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Monday, March 13, 2017

The Variant Effect: Madhouse 1: Ziploc City by G. Wells Taylor


It’s never been easy working the squads, and in the aftermath of the GreenMourning operation, it’s gotten worse. Friends and colleagues died during GreenMourning, and something essential died with them. So now, everyone’s on edge knowing that the city-wide quarantine and their own efforts aren’t going to be enough if the Variant Effect takes hold of the population and spreads like a wildfire the way it did before.
The extreme psychological stresses experienced by squads had made those rules flexible, as if in homage to the days when the Variant Effect had first appeared, when half the force was drunk most of the time. They called it “cranking” when they used alcohol and drugs in the misguided belief that anesthetizing their nervous systems made them resistant to the Variant Effect.
Science had never proven this to be an effective barrier against infection, while it easily drew a correlation between cranking and absenteeism, insubordination, injury and accidental death.
However, the authorities knew that working the squads was dangerous and psychologically damaging with higher mortality rates than the police services, so members were given leeway for eccentric behavior.
But there were still limits.
And “Beachboy” has reached those limits.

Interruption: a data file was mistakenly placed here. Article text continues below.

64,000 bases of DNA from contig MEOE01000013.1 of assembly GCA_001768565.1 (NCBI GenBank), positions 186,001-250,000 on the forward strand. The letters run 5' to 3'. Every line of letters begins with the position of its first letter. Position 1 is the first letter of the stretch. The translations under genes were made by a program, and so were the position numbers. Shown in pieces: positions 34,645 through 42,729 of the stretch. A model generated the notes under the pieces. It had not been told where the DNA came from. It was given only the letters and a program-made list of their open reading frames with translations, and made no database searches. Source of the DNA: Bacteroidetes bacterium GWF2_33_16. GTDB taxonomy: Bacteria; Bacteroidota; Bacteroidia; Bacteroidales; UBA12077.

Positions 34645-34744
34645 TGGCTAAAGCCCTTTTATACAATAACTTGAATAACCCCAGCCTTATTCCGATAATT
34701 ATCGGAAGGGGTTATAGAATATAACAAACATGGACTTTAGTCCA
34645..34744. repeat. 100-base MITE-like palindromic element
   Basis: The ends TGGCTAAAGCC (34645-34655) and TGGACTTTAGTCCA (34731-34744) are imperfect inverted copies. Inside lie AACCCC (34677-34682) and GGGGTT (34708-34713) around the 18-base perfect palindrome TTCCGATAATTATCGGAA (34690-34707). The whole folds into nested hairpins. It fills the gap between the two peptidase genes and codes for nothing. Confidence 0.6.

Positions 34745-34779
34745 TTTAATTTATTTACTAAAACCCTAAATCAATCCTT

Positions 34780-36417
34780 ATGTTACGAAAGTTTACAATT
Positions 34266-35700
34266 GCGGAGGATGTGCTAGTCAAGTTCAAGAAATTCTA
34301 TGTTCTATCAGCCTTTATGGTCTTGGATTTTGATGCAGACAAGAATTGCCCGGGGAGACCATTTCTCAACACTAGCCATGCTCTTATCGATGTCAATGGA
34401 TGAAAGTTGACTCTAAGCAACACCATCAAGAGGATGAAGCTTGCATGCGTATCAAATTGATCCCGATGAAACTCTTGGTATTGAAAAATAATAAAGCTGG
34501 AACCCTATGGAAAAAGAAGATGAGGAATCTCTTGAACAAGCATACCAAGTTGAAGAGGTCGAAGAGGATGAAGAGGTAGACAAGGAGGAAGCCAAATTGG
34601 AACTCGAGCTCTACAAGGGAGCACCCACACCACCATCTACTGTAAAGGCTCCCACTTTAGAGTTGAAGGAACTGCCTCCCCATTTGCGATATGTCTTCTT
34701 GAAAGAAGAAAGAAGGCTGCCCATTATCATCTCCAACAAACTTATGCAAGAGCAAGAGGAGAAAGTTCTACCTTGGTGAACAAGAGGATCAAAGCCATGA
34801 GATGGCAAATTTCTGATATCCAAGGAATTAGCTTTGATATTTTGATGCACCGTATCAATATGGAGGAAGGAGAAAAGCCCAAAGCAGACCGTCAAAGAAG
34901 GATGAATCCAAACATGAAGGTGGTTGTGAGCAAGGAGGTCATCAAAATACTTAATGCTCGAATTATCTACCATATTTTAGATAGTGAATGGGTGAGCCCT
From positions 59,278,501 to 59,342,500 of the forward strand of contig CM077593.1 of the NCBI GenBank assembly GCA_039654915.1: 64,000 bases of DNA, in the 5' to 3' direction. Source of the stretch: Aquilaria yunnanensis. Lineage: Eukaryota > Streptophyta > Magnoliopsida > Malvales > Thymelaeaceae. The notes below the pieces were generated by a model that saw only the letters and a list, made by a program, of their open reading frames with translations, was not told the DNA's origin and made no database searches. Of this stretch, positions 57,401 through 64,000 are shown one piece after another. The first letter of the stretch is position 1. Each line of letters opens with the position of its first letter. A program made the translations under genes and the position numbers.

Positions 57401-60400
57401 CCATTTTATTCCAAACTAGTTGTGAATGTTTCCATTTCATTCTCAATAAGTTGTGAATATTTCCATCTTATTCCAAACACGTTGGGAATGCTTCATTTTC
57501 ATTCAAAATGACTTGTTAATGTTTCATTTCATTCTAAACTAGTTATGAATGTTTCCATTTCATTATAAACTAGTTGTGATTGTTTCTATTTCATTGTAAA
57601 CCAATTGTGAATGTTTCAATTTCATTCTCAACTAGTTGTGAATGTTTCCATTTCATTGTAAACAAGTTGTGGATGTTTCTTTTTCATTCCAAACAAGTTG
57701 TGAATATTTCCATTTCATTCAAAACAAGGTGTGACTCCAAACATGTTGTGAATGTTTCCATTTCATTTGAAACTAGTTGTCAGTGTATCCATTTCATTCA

While his impulsive initiative and instinct for action has saved squad members and civilians many times, his reckless, guilt-fueled death wish is propelling him toward a foregone conclusion. It’s only a matter of time before that wish is granted. And he might just take some of his closest friends with him.
In Madhouse, author G. Wells Taylor returns to the world of his Variant Effect series, bringing us into the lives of the men and women who risk their lives—and their sanity—to protect Metro from the skineaters. Led by veterans of the last Variant outbreak—Borland and Hyde—but it’s a new day in “Ziploc City” and none of the old rules apply.
This is a series that just keeps getting better and better as Taylor finds new ways to ring variations on his Variant plague. If you like apocalyptic stories about science gone wrong, you will love these books. And from now on, just hearing the word “skin” will be enough to make your skin crawl.

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